“As much as love Bollywood damsels in distress, I don’t need saving. I’m my own hero.” (p. 69)
I love the recent influx of diverse voices in light contemporary fiction and I hope it doesn’t stop! Nisha Sharma My So-Called Bollywood Life is the latest addition to this category. Since My So-Called Bollywood Life was one of my “Waiting On” Wednesdays’ picks I was ecstatic to be able to snag an ARC early on in 2018.
To be honest, I haven’t watched that many Bollywood films, however after reading My So-Called Bollywood Life, I will definitely be remedying that! Fortunately, Winnie Mehta is a major Bollywood fangirl and film geek. I love that each chapter has a mini-review of a Bollywood film and that they are written in an honest, straightforward and kind of snarky manner. Furthermore, there is a complete list at the back of the book of all the films that were referenced throughout the book which makes it easier for anyone who is interested in going on a Bollywood movie binge.
Of course, this being a Bollywood inspired YA novel, there is heaps of drama and “destiny” is a key player in Winne’s story. That being said, I found it ridiculous how persistent and relentless Raj was and how Winne’s teacher and mother were incredibly unreasonable were for almost the entirety of the novel. And even though Raj’s behaviour was eventually given an explanation, I still find his actions borderline creepy and extremely manipulative which made me feel uneasy. Dev, on the other hand, was quite charming and he and Winnie were adorable together.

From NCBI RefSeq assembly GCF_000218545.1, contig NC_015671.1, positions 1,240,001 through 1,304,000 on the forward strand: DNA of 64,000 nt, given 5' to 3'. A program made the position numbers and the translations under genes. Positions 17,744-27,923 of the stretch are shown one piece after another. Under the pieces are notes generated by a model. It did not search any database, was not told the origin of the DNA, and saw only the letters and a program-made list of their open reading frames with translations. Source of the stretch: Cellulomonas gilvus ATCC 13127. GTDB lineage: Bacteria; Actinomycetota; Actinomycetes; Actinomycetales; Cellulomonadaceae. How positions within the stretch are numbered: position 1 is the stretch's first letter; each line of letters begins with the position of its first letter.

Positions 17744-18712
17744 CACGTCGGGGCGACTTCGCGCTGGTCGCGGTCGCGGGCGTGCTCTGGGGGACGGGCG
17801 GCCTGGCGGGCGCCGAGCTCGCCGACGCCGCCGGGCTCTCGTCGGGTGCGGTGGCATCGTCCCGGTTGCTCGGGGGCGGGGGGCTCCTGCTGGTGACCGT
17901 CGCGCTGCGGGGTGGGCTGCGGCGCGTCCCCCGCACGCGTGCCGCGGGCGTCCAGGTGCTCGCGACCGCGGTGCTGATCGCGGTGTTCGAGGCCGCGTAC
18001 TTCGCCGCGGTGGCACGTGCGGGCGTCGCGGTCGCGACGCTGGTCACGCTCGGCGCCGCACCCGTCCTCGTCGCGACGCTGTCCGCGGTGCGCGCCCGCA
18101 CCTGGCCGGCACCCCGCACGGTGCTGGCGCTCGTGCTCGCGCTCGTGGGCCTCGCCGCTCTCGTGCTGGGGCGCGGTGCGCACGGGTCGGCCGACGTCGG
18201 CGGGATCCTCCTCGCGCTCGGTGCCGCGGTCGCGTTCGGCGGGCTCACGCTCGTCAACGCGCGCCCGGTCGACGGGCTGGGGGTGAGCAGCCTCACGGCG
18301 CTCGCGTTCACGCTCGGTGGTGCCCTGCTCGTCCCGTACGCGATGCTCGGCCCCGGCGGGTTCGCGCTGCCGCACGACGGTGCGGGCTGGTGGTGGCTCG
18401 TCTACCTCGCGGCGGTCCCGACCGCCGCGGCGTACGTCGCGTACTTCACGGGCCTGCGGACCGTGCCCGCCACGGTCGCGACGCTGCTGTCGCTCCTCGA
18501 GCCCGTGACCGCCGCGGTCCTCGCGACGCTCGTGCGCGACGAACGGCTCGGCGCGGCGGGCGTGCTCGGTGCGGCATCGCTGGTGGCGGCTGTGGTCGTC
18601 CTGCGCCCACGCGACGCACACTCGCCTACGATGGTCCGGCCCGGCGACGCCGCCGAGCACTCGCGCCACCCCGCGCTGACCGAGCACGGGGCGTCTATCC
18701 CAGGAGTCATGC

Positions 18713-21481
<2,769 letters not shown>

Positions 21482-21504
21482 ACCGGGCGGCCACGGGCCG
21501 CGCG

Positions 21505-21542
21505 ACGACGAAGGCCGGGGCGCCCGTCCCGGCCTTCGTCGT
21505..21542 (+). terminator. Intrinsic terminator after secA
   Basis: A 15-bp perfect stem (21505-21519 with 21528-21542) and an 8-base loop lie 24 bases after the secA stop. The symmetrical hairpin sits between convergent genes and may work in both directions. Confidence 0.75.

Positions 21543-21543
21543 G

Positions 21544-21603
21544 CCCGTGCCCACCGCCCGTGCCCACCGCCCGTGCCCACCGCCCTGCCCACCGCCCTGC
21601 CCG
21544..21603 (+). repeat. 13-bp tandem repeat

I do enjoy learning about new cultures, therefore I appreciated the fact that Winnie’s family and culture were well represented through the course of My So-Called Bollywood Life. As a child of immigrants, I could absolutely relate to certain aspects of Winnie’s including the switching of languages spoken within your family and the fact that you are “required” to constantly defend your cultural beliefs to your classmates who are unable to understand the complexities of your family situation.
Wonderfully frothy and over-the-top, My So-Called Bollywood Life is exactly what you’d expect from the synopsis. And while a couple of the Bollywood references may be lost on those unfamiliar with the culture like the dream sequences with Shah Rukh Khan which started to annoy me after some time, it did help with providing a “distinct” feel to the story. At times, reminiscent of When Dimple Met Rishi by Sandhya Menon, My So-Called Bollywood Life is, for the most part, a delightfully cheesy and romantic read.
Regardless of how this book came into my possession, the above review consists of my honest opinion of the book and my opinion only.